Recycling a garment should be seen as the last of the final steps. Before that, it has to be worn, worn again, repaired, then worn again. Then it can be given away, sold second hand, reused, etc. The garment is not a single-use plastic bottle. So, the priority is not to collect clothes to guarantee a new production stock, but rather to make the ones we already have last. Also, our clothes are sold all over Europe and North America, leading to a very scattered distribution that would be different to collect. Overall, the volumes that would be recover through only Picture clothes would be low compared to the production needs.
So far, it is a collection of used clothes in China.
2/ Why not collaborate with other brands to organize a group collection?
This is an option indeed. We aren’t against it. But as we said, our priority is the durability of the clothes. That’s why we put more effort into other issues, like our lifetime reparability guarantee or the En Mode Climat collective.
So, we are happy to see that recycling solutions are emerging and that they will allow the circular economy to develop. On the other hand, facilitating recycling should not only serve to maintain a production machine that doesn’t question why it keeps going and growing.
3/ Why does recycling take place in China and not in Europe?
The collection of used clothing is in China because Jiaren’s recycling technology is also operational there. As our supply chain (spinning, weaving, dyeing, etc.) for technical products is historically located in Taiwan and China, the connection was easy. In Europe, more or less similar technologies are emerging but we have never really explored these possibilities, except with the Carbios company which is very promising… and close to us in Clermont-Ferrand!
4/ How does this recycling process work?
Well, we are not chemists but if you are, here are some details! The polyester is depolymerized to return to the molecular level, without any impurity. This allows then a separation with mono-ethylene glycol on one side and on the other side the terephthalic acid. These are the 2 original components of polyester. Other steps are necessary (pre-treatment, filtration, storage, etc.) to get to this point. Then, there is re-polymerization to obtain polyester granules.
5/ Are the CO2 emissions of this process lower than those of other alternatives (conventional, bio-sourced, recycled)?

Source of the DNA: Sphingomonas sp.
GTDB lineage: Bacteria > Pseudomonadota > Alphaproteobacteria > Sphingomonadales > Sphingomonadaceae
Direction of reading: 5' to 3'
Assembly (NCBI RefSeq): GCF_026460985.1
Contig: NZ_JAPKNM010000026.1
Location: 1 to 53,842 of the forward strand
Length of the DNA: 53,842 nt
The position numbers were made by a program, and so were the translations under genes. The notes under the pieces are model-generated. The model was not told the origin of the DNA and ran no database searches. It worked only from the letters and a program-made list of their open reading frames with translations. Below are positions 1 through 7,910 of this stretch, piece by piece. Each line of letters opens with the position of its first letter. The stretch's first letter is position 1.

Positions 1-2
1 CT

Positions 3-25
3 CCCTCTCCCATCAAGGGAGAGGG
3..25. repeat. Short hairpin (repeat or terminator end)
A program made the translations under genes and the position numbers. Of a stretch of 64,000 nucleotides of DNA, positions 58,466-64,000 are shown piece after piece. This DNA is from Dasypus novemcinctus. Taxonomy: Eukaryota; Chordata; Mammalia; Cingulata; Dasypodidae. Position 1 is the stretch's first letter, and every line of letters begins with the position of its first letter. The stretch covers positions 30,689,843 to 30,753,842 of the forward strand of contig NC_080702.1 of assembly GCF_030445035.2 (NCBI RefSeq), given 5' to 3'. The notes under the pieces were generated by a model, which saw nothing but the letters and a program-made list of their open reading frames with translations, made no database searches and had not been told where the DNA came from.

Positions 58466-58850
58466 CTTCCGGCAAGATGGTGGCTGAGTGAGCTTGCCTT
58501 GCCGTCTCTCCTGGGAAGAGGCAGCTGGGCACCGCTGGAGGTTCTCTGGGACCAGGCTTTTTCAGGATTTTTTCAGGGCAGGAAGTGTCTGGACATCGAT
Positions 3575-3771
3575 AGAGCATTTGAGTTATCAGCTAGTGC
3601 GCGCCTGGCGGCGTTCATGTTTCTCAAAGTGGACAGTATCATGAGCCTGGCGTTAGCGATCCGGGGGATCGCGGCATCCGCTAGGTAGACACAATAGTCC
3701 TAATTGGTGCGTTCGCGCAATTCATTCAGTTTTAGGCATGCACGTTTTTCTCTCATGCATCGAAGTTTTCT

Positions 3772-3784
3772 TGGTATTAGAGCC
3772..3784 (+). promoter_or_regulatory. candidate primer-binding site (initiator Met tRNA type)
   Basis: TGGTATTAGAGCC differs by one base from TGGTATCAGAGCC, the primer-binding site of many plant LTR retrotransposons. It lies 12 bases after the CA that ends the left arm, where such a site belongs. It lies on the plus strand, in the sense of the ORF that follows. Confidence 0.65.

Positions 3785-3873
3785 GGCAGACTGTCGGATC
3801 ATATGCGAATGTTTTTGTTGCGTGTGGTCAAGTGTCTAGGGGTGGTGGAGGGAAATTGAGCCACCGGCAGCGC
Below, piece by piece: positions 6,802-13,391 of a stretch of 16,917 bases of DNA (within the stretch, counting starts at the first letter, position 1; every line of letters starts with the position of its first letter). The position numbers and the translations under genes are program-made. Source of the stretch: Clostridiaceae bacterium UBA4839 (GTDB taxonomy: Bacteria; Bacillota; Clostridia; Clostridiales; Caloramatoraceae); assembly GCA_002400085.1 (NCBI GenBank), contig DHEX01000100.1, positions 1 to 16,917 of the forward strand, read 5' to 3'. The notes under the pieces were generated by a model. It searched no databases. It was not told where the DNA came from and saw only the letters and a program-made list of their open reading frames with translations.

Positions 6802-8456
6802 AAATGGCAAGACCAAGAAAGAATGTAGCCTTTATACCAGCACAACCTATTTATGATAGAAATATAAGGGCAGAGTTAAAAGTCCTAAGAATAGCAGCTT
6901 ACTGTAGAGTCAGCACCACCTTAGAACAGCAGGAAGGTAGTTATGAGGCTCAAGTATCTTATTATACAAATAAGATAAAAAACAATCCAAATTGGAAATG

Three years ago, we asked Quantis to calculate the CO2 emissions for 1 kilo of different types of polyester granules, before spinning, in China. The country of study is important because the electricity mix of the countries has a great influence on the result.
Then we crossed this info with Jiaren’s results for 1kg of circular polyester pellets.
- Conventional polyester: 3.13 kg CO2
- Bio-polyester: 2.77 kg CO2
- Recycled polyester from plastic bottles: 1.20 kg CO2
- Circular polyester: between 1.08 and 1.45 kg CO2
For all our polyester products, we are now positioned on what seems to be the 2 best options available. Thus, today, 80% of our technical parts incorporate circular polyester.
Let’s not forget that the battle of carbon accounting should not mask other angles: sobriety, durability, origin of materials, etc. For example, 1 conventional polyester jacket is better than 3 recycled polyester jackets, and it is better to recycle clothes that have lasted longer than a plastic bottle used only once.
6/ Is the quality the same as conventional polyester?
Yes, nothing changes. Polyester granules, whether conventional, recycled, or circular, are chemically identical. At this stage, the yarn is not even manufactured yet! From a quality and durability point of view, everything will depend on the following steps: spinning, weaving, dyeing, assembling, choice of water repellent treatment, membrane, etc. As for Picture, our quality standards are the same as before. The same goes for the repairability aspect.
7/ What are the certifications?